18. This is an outstanding version of tiramisu. I will agree with most other commenters that the recipe includes too much rum. If you do use that amount of rum, I highly recommend using a top quality (12 year Flor de Cana or better) because like all food, using cheap ingredients yields underwhelming results. I love rum but not every person does, so I think reducing it by 75% and adding some other liquid (coffee liquor perhaps) to thin the mascarpone is the best way to go.

  19. I am going to make for Christmas, but use Bailey’s Irish Cream – everything I read is you are supposed to use Mascarpone right from frig, and not room temp, or it will get runny ladies – From Cooks Illustrated, which has the almost identical recipe, but no egg whites – looking forward to this version! Sally is this in your cookbook? I did not see it.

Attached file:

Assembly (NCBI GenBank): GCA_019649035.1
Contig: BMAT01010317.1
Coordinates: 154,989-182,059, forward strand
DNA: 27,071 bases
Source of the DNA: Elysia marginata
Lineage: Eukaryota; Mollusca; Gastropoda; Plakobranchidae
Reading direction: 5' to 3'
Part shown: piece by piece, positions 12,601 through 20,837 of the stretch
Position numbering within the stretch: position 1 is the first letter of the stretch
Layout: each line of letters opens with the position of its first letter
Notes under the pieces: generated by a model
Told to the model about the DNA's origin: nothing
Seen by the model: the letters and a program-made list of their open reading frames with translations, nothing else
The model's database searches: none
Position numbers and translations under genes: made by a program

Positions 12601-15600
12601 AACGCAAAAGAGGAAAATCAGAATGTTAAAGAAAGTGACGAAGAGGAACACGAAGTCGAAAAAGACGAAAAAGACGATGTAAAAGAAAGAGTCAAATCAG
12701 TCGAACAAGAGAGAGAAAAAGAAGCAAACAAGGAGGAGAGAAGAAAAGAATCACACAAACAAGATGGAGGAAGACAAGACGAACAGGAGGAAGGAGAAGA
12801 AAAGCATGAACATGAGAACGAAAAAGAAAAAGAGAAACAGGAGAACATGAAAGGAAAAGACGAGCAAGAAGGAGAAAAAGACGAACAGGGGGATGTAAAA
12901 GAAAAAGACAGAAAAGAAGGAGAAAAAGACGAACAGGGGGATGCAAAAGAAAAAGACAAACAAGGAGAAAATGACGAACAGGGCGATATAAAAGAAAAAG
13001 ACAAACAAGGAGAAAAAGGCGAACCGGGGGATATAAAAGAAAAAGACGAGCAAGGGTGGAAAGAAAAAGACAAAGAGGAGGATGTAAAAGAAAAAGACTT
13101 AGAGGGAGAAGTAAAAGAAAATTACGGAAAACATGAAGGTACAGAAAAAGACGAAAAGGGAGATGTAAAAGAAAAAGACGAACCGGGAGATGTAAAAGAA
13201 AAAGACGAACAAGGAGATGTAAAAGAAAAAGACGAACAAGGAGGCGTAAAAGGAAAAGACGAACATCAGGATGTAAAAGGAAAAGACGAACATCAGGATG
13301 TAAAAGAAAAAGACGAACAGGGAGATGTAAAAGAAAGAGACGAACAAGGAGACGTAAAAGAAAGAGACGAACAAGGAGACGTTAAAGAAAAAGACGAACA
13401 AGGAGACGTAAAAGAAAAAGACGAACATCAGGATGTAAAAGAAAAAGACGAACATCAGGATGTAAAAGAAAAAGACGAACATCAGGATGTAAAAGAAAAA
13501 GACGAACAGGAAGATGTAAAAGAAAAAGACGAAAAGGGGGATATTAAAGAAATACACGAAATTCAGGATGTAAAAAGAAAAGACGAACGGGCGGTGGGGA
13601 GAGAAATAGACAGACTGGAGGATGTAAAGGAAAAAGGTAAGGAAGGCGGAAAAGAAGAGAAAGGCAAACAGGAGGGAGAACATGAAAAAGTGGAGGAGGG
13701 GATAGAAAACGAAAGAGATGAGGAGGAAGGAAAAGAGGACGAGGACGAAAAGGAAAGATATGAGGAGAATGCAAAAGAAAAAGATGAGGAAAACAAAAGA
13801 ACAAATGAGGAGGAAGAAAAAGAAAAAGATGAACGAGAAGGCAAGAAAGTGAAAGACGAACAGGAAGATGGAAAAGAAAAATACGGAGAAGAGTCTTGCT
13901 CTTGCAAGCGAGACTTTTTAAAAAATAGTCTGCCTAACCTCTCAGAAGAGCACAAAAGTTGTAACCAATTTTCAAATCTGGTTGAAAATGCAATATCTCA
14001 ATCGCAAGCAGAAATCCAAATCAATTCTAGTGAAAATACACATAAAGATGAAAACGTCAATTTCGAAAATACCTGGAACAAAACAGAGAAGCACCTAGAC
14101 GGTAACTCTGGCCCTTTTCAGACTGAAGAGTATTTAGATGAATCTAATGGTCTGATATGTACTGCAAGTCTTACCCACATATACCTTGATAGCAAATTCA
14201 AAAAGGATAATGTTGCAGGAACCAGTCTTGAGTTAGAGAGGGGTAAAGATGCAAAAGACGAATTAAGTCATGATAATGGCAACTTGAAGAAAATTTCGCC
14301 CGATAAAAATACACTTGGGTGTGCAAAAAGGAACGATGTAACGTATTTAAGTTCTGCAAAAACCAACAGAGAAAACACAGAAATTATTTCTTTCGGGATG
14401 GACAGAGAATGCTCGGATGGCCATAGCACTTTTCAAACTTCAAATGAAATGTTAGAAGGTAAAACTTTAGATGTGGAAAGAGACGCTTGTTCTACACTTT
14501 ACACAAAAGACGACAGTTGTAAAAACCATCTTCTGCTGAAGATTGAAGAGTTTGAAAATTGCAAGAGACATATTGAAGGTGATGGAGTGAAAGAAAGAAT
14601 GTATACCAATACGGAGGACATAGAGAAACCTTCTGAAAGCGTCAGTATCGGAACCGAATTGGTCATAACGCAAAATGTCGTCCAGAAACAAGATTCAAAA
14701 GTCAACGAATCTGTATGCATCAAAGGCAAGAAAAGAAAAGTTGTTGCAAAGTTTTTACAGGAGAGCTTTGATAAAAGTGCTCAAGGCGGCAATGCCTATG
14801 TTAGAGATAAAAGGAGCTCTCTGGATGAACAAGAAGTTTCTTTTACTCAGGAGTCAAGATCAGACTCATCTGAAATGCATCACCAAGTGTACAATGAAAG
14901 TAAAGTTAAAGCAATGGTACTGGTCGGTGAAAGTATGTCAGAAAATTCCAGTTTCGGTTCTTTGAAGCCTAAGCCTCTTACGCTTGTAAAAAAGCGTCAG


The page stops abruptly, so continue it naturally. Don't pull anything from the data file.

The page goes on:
Many thanks! I have also made many times with dark rum — yum – it is also fun to make these individually in Martini Glasses, put the cookies around the edge of the glass, fill with the filling, and dust with cocoa -Beautiful presentation!!

    1. Let me know how it is with Bailey’s – sounds delicious! And what a fun tip to use martini glasses, thanks Karen!
      This recipe is not in my cookbook – just about all of the recipes in the books are exclusive to the books 🙂

  20. I made this exactly as written and I’m bummed to report that it was so-so for me. I guess with all the steps, I was expecting to be wowed. The cream tastes amazing but the proportion of cream to ladyfinger wasn’t right (too much cream). If I were to make this again, I would reduce the cream by 1/3 and omit the Grand Marnier. It’s not a bad recipe and it did not go to waste but my quest for a transcendent tiramisu recipe continues.

  21. Hi there looking forward to making this divine recipe. What does it mean in the recipe for separated eggs? Do I separate the eggs yolks but still use the whole eggs?